World Aquatics suspends trans category due to lack of interest

Lazy eyes listen


The governing body for swimming, World Aquatics, has suspended a planned open competition category for transgender athletes at the 2023 Swimming World Cup in Berlin this week due to a lack of entries, the group announced in a press release on Tuesday.

“Following the close of registration for the Open Category competitions at the World Aquatics Swimming World Cup – Berlin 2023 meet scheduled for 6-8 October, World Aquatics can confirm that no entries have been received for the Open Category events,” the sporting organisation that used to be known as FINA declared.

After a growing amount of research and the increasing dominance of the competitive field by transgender swimmers who transitioned after the age of 12, World Aquatics barred transgender swimmers who transitioned after the age of 12 from competing in the elite women’s division last year.

The governing body announced the open category in August, inviting trans swimmers of “all sex and gender identities” to compete in 50- and 100-meter races “across all strokes” as a trial competition, describing the pilot project as one with a “emphasis on gaining further experience for future development and celebrating diversity.”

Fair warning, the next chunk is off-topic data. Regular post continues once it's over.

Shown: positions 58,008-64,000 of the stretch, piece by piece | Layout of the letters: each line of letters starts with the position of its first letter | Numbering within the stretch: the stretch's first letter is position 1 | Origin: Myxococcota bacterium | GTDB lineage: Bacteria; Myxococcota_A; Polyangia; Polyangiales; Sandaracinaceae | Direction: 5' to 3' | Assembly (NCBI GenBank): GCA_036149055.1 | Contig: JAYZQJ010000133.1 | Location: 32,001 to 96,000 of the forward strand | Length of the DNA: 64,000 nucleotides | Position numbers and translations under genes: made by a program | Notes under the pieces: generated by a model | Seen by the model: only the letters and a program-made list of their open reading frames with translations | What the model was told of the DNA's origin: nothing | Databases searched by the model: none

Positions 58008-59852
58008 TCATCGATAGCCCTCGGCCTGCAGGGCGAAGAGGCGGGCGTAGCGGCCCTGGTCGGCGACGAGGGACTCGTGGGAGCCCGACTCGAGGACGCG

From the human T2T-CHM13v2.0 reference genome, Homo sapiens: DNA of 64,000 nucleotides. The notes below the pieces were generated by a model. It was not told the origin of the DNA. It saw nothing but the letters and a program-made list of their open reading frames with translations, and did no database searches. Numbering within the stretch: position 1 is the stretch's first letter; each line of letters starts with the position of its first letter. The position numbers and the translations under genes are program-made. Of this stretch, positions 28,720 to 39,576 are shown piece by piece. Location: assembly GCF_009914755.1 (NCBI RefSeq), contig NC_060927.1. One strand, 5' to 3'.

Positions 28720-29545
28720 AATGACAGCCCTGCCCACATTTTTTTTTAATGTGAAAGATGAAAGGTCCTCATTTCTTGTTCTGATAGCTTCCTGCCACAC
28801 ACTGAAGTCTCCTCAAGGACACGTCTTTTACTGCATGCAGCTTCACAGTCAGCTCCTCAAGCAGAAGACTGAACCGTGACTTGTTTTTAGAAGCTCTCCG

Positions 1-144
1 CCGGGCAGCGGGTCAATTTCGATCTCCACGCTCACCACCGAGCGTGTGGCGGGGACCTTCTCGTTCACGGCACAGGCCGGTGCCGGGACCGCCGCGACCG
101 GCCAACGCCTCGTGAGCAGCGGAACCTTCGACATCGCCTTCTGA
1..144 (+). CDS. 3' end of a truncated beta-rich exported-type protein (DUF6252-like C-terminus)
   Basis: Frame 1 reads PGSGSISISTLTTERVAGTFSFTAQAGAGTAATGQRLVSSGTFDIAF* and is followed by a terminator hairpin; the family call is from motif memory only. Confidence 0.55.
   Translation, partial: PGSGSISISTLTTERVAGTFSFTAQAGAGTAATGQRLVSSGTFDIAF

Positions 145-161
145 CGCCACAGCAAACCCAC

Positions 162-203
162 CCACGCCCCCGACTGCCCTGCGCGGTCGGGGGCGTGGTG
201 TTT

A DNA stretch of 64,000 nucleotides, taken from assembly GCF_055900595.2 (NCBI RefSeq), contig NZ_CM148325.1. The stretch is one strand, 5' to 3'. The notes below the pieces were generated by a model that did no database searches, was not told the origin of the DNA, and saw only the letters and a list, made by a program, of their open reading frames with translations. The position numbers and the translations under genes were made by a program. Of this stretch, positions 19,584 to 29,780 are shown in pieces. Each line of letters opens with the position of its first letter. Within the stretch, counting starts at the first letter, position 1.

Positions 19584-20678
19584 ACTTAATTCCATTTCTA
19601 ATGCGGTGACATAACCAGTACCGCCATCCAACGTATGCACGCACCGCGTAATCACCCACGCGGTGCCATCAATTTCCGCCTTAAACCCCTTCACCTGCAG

Trans athletes will be permitted to compete in open categories in the future, according to a statement issued by World Aquatics on Tuesday.

“Even if there is no current demand at the elite level, the working group is planning to look at the possibility of including open category races at Masters events in the future,” stated it.

In the last year, an increasing number of international sporting bodies have enacted laws barring athletes born male from participating as women. The International Cycling Union forbade cyclists who had male puberty from competing in women’s events in July, citing the unfair advantage afforded by their elevated testosterone levels, while granting them a berth in a newly titled Men/Open class. In March, the World Athletics Council imposed a similar regulation, barring athletes who had reached male puberty from competing in women’s track and field competitions, regardless of their current hormone levels.